The 2012 presidential campaign is about to get a lot more personal, at least if Google has any say in it.
Type in the name of a candidate, the name of a campaign ad, or a debate topic, and soon you’ll be seeing search results from your friends, colleagues and leading online influencers at the top of the page. Instead of clicking on the top-rated result as voted on by the collective intelligence of the Web, you'll be given an opportunity to click on what your in-laws or co-workers have to say about politics. This change to the Google search engine — perhaps the biggest change to Google in the past decade — is all about integrating all of your loose online social connections with the traditional search results of the “public Web.”
With Search plus Your World, Google could profoundly change not only the way we find information online, but also provide a new social context for that information. The old Google search algorithm used to favor sites that were most valuable and therefore most popular. The new Google search algorithm now favors the biased, the subjective and the outspoken — the types of stuff you leave lying around in Google+.
Given that, there’s a reason why we don’t speak about politics in polite company — things can get controversial real fast.
When it comes to the 2012 election campaign, the candidates who would appear to benefit the most from an innovation like Search plus Your World are the ones who get mentioned a lot online, the ones who stir up controversy, and the ones who make the biggest splash with the denizens of the wild and wooly Internet. Based on the latest results from the @MentionMachine, the perfect candidate to take advantage of Google’s Search plus Your World would be Ron Paul. While Paul isn’t the most popular when it comes to media mentions, he is a candidate folks like to mention on social media, particularly on Twitter, which is not incorporated into Google’s new social search.
In the era of the social Web, the only things that get into our social feeds and streams is the outlandish, the exceptional, or the highly personal. A photo of a candidate shaking hands with babies on a campaign stop no longer makes it into our feeds, unless that baby happens to be one we know. Instead, it’s the mean-spirited attack videos and campaign gaffes that make it into your feeds. In other words, the looped soundbite of Romney saying, "I like being able to fire people" is exactly what plays well on the “Interwebs.” There’s also the anti-Romney documentary “King of Bain: When Mitt Romney Came to Town,” which is making its way around the social Web as well.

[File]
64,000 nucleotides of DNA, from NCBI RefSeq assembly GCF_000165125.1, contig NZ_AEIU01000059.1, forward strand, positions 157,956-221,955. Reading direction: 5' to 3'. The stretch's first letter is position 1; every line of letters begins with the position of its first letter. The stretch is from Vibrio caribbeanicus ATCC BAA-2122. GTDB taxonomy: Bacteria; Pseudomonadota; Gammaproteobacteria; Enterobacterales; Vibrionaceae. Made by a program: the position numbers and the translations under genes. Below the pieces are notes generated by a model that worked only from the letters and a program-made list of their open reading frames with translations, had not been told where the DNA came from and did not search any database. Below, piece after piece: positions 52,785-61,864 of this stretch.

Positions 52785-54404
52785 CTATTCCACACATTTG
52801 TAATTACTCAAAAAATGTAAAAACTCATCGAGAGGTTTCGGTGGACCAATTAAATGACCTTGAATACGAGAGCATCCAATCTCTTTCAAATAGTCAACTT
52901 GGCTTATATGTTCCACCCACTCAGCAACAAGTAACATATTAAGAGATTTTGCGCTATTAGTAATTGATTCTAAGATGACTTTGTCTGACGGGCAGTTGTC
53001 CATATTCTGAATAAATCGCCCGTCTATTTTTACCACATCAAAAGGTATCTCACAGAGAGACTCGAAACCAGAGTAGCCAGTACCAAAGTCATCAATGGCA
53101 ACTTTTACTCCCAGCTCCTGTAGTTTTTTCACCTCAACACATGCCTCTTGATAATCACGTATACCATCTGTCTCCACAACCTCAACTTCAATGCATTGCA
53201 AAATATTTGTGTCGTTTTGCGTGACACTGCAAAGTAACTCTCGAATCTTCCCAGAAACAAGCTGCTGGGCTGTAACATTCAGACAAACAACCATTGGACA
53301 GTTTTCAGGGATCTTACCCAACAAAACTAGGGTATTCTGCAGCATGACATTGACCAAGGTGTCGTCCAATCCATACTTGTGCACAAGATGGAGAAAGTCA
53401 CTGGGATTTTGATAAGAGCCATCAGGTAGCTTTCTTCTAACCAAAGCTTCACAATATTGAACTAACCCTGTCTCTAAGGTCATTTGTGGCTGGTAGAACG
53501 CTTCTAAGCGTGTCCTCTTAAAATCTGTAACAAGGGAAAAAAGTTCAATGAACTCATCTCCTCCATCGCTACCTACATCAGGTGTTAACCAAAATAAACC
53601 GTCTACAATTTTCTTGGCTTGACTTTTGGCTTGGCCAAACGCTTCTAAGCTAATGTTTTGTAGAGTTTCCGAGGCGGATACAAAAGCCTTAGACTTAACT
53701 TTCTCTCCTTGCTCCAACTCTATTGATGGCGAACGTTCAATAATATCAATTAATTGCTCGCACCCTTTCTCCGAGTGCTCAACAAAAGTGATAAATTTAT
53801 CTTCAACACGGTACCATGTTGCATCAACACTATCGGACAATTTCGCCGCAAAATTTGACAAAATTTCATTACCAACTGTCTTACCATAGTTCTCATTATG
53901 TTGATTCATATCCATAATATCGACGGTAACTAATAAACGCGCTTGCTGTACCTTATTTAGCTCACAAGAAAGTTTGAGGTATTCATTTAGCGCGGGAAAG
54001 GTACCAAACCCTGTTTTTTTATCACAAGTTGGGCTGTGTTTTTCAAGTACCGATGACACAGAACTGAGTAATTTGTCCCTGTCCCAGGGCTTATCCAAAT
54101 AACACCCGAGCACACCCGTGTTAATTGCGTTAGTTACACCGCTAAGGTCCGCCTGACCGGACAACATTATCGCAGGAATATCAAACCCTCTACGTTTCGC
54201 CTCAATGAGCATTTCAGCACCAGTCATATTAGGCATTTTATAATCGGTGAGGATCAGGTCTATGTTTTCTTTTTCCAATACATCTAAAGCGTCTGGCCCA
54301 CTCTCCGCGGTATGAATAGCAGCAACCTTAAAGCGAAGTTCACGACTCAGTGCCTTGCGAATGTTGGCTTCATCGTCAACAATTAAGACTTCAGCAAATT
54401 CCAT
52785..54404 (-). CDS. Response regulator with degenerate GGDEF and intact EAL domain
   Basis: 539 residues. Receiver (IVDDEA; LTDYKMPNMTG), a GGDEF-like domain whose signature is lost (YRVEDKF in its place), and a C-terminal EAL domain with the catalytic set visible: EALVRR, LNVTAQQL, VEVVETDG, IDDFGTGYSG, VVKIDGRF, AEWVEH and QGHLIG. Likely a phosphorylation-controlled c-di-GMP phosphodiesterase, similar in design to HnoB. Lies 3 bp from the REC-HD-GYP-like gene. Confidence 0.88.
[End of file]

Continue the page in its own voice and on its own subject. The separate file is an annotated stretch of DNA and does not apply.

In politics, the conventional wisdom has been that, after the initial contests in Iowa and New Hampshire, when one candidate consistently emerges victorious, the candidates settle down and reconcile as they turn to the national, two-party race. Online, at least, that will no longer be the case. As we search more of the Web on Google, we are more likely to get the noise and the static. The strongest voices online will become even stronger and more likely to influence people in their social circles. Getting an endorsement from someone in your Google+ Circles is becoming as important as reading about an endorsement from a leading public figure.
This means the very concept of winning an election is changing. Adopting the stance of a moderate and edging toward the center, long the key to winning any general election, no longer seems as enticing for a candidate eager to win. Winning now means taking a strong stance on issues and having a personality that resonates with the Internet in-crowd. The candidate who is able to launch memes into the Internet wild with regularity while winning over the self-proclaimed online influencers on Google may be the one who is finally able to win over all the uncommitted voters in November.
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